Photograph: Armando L Sanchez/AP

An estimated 160 people died and 500 were wounded as a long weekend of gun violence played out in cities across the US from Friday to Sunday. As Joanna Walters reports, the victims included a six-year-old in Philadelphia, an eight-year-old in Atlanta and a seven-year-old in Chicago, where a total of 17 people were fatally shot during one of the city’s bloodiest holiday weekends in memory.

Some local leaders pointed to systemic racism or under-investment in communities as being at the root of the violence, but researchers in California also posited a potential link to the surge in gun-buying during the coronavirus pandemic: Americans bought more than 2.1m more guns than usual between March and May.

  • Phoenix police shot dead a man sitting in a parked car on Saturday, sparking fresh protests against a police department known as one of the deadliest in the US.

In other news…

Depp leaves London’s High Court in February, following a pre-trial hearing on his libel suit.
Depp leaves London’s high court in February, following a pre-trial hearing on his libel suit.
Photograph: Aaron Chown/PA

Great reads

The cast of Gina Prince-Bythewood’s new Netflix film, “The Old Guard”.
The cast of Gina Prince-Bythewood’s new Netflix film, The Old Guard.
Photograph: Aimee Spinks/AP

Gina Prince-Bythewood: ‘There’s no crying in directing’

Gina Prince-Bythewood made her reputation with her 2000 debut, Love & Basketball, which made her a role model for black female film-makers including Ava DuVernay. In her new movie, The Old Guard, she takes her perspective to the superhero genre, she tells Ellen E Jones.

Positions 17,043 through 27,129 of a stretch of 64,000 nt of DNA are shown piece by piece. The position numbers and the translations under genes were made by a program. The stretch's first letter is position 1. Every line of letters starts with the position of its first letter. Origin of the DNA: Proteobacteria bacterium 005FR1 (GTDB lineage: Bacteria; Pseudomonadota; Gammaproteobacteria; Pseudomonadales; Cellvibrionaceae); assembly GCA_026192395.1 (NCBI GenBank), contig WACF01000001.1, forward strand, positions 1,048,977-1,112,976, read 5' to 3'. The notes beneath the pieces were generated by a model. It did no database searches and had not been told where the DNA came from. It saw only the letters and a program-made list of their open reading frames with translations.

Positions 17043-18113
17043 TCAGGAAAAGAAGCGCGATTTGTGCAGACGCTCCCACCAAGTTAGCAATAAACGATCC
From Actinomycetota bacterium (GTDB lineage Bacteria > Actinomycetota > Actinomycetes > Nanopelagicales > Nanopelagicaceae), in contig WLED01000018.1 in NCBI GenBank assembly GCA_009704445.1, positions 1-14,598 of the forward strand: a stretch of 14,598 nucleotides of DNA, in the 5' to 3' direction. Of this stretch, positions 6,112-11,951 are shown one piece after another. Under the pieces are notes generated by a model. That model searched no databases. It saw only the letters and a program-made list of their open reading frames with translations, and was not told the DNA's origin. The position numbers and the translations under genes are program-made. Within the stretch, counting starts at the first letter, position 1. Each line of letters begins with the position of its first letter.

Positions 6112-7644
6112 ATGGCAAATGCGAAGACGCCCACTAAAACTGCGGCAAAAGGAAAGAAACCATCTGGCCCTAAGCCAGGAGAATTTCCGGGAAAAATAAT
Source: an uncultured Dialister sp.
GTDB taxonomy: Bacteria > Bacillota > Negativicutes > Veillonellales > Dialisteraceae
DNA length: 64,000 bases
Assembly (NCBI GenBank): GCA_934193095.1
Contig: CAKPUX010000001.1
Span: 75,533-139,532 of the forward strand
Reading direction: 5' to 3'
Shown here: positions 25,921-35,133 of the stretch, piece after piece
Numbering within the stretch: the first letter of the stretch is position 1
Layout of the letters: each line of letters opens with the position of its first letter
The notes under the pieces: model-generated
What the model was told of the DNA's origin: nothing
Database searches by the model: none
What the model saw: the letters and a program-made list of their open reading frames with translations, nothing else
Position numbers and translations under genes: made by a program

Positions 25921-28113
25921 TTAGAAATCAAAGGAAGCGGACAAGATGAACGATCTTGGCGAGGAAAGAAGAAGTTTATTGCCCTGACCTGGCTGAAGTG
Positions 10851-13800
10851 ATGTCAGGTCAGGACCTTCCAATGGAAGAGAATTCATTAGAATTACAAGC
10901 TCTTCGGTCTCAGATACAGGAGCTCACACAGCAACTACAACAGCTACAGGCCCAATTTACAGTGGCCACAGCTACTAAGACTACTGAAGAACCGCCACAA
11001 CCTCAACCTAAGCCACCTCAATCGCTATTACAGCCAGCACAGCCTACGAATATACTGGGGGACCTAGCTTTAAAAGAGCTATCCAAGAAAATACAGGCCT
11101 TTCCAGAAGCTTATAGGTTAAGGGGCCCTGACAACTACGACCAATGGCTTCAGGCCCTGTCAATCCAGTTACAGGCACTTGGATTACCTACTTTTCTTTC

Why I don’t have a child

As the Guardian’s childfree series continues, Sari Botton says watching her mother struggle with parenthood put her off being a mother herself, while AH Reaume writes about why a brain injury would make motherhood impossible. And four more women explain their decision not to have kids.

Explaining Facebook’s biggest corporate boycott

More than 300 firms have pledged not to advertise on Facebook for the month of July, thanks to the campaign Stop Hate for Profit. One of the organisers tells Kari Paul about the goals for the biggest corporate boycott in the social network’s history.

Opinion: Trans and feminist activists ought to be allies

As gender diversity has become a regular topic of public debate, trans and feminist activists have been set on a path of mutual antagonism. They ought to be allies, not enemies, says Kim Humphery.

My own daughters, both young feminists themselves, unreservedly see trans as ally, not enemy. The reasons for this are not hard to fathom. After all, a fundamental tenet of feminism is to end forms of oppression; and the same rule must apply for a trans and gender-diverse minority.

Last Thing: Britain’s baggy rave summer of 1990

Faces of indie-rave (clockwise from left): The Stone Roses, Primal Scream, Happy Mondays and the Beloved.
Faces of indie-rave (clockwise from left): The Stone Roses, Primal Scream, Happy Mondays and the Beloved.
Composite: Getty/GNM design/Getty / Redferns

Thirty years ago this summer, Britain bathed in the sound of indie rave from bands such as the Happy Mondays, Stone Roses and Primal Scream. Those who can remember it tell Joe Muggs about the explosion of pills, thrills and endless possibilities.